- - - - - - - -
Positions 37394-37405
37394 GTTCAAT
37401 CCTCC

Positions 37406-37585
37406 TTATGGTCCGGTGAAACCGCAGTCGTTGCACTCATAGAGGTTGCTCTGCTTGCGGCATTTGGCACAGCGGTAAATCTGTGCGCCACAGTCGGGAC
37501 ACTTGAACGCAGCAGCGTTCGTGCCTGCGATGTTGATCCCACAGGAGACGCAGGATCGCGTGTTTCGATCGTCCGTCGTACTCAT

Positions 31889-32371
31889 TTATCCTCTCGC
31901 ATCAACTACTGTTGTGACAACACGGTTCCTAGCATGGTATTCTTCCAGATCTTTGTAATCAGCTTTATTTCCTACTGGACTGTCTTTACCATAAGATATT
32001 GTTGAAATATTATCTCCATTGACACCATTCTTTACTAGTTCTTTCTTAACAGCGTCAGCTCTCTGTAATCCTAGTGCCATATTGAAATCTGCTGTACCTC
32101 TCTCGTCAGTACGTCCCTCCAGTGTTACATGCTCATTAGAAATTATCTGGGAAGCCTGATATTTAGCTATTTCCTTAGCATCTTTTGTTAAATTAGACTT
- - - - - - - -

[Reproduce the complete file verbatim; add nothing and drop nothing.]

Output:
Positions 37394-37405
37394 GTTCAAT
37401 CCTCC

Positions 37406-37585
37406 TTATGGTCCGGTGAAACCGCAGTCGTTGCACTCATAGAGGTTGCTCTGCTTGCGGCATTTGGCACAGCGGTAAATCTGTGCGCCACAGTCGGGAC
37501 ACTTGAACGCAGCAGCGTTCGTGCCTGCGATGTTGATCCCACAGGAGACGCAGGATCGCGTGTTTCGATCGTCCGTCGTACTCAT

Positions 31889-32371
31889 TTATCCTCTCGC
31901 ATCAACTACTGTTGTGACAACACGGTTCCTAGCATGGTATTCTTCCAGATCTTTGTAATCAGCTTTATTTCCTACTGGACTGTCTTTACCATAAGATATT
32001 GTTGAAATATTATCTCCATTGACACCATTCTTTACTAGTTCTTTCTTAACAGCGTCAGCTCTCTGTAATCCTAGTGCCATATTGAAATCTGCTGTACCTC
32101 TCTCGTCAGTACGTCCCTCCAGTGTTACATGCTCATTAGAAATTATCTGGGAAGCCTGATATTTAGCTATTTCCTTAGCATCTTTTGTTAAATTAGACTT